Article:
Glider pilots at Arnhem

Discussion in 'The Book Club' started by CAARPS, Jan 18, 2010.

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    I have recently come across this book and I would thoroughly recommend it to anyone with even a passing interest in the events of Operation MARKET.

    The Authors are Maj Mike Peters AAC who I believe is still serving and Luuk Buist a Dutch civilian who comes from Arnhem and has spent years researching the battle and interviewing survivors.

    The book tells the story of the operation through the eyes of the pilots (and others) that fought the length and breadth of the battlefield embedded into or fighting alongside every unit represented.

    It also provides an insight to GPR training and ethos and has some good technical detail on establishments and manifests as well as listing the casualties, POW and a list of all members of the Regt who received an award.

    In my opinion a mighty fine read, has anyone else read it, if so thoughts?
  2. I had the pleasure of sitting next to a former glider pilot at a BLESMA lunch in 2005. A truly fascinating gentleman; he had volunteered for the RAF and was drafted to fly bombers. During his training in Canada, his intake was told in mid 1944 that they had enough bomber crews and wanted volunteers to transfer for glider pilot duties. He volunteered, transfered and undertook training. His first and only operation was Op VARSITY: the Rhine crossing. He crash-landed his glider and lost both legs at the knee when the jeep he was carrying broke free on impact and kept going as the glider came to an abrupt stop. That was his war. He joked that his flying logbook was a little thin. He was a truly inspirational gentleman
  3. Air Chief Marshal Sir Trafford Leigh-Mallory:

    "the greatest feat of flying of the second world war"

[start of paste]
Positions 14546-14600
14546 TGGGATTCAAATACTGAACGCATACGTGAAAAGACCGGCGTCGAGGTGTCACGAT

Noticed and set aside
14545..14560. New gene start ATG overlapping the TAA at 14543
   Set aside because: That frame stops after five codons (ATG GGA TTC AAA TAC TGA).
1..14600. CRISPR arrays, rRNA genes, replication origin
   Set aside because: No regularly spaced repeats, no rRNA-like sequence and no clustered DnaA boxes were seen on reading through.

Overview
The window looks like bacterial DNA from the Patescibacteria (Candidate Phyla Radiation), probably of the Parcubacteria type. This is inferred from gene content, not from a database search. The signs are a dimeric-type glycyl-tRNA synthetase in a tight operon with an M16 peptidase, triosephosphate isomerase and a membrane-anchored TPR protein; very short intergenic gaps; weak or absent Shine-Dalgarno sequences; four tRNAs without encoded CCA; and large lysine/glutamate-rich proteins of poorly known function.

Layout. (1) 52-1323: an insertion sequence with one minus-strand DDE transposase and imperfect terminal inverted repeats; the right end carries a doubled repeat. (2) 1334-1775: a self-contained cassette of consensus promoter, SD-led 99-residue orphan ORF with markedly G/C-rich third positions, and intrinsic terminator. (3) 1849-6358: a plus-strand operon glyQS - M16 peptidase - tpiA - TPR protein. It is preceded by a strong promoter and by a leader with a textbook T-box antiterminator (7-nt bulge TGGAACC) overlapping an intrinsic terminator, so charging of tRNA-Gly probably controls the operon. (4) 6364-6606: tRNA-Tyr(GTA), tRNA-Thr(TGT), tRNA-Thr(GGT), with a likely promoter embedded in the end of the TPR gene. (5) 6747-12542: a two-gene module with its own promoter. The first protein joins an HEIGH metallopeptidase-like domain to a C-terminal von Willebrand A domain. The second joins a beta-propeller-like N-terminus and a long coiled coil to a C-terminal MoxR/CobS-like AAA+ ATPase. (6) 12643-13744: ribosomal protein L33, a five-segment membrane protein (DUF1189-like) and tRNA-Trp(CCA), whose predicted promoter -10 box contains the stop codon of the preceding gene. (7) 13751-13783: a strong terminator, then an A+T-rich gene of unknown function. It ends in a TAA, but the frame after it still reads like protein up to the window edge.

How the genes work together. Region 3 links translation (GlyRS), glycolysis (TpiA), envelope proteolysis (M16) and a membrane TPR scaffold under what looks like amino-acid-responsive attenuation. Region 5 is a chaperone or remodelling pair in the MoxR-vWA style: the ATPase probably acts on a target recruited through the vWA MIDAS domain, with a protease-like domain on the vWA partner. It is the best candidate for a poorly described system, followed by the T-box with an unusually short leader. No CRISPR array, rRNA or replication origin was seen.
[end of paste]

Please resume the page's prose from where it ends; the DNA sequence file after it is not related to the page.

Not said of a RAF or RN pilot, but a Glider Pilot, Staff Sergeant Jim Wallwark DFM, after his precision flying, at night, on Operation Deadstick, the capture of the bridges over the River Orne and the Caen Canal on D-Day. He went on to fight off repeated German counter-attacks.

    Jim Wallwork flew gliders in every major British airborne operation of the second world war. These also included the Sicily Landings, Arnhem and the Rhine Crossings.

    Just goes to show the calibre of those men
  4. Dame Barbara Cartland of Mills and Boon books was instrumental in getting gliding introduced to the Army. She was the one who pushed for gliders as a troop delivery system.

    Strange what you find out.
  5. That is a very interesting and some what amazing find armadillo! who would have ever thought it! :?
  6. Cartland took an interest in the early gliding movement. Although aerotowing for launching gliders first occurred in Germany, she thought of long distance tows in 1931 and did a 200-mile (360 km) tow in a two-seater glider. The idea led to troop-carrying gliders. In 1984, she was awarded the Bishop Wright Air Industry Award for this contribution

    During the Second World War Barbara Cartland was Chief Lady Welfare Officer in Bedfordshire looking after 20,000 service men and women. She had the idea of gathering as many wedding dresses as she could for hire, so that service brides would have a white dress to wear on their wedding day. She bought 1,000 second hand gowns without coupons for the ATS, the WAAFS and the WRENS and made many brides’ big day, very special. In 1945 Barbara Cartland received the Certificate of Merit from Eastern Command.
  7. What a fantastic story, thank you for that LC. Arrse certaintly does surprise. Eccentric and good hearted lady, we dont see that too often nowadays.

  8. Cartland's brothers were killed in France in 1940. Ronald Cartland joined the Territorial Army in 1937. By August 1939, he was a lieutenant in the Worcestershire and Oxfordshire Yeomanry. When the Germans invaded Holland, Belgium and France in May 1940, the now Major Cartland was serving in the 53rd Anti-Tank Regiment, (The Worcestershire Yeomanry) Royal Artillery. The unit was assigned to defend the town of Cassel, a hilltop site near one of the main roads leading to the Channel port of Dunkirk, France. Cartland and his men held off the Germans for nearly four days, from 27 May to 29 May.

    On the evening of 29 May, Cartland and his unit split up, and joined the retreating British Expeditionary Force heading towards Dunkirk. On 30 May 1940, while reconnoitring his position from a ditch, he was shot and killed during the retreat to Dunkirk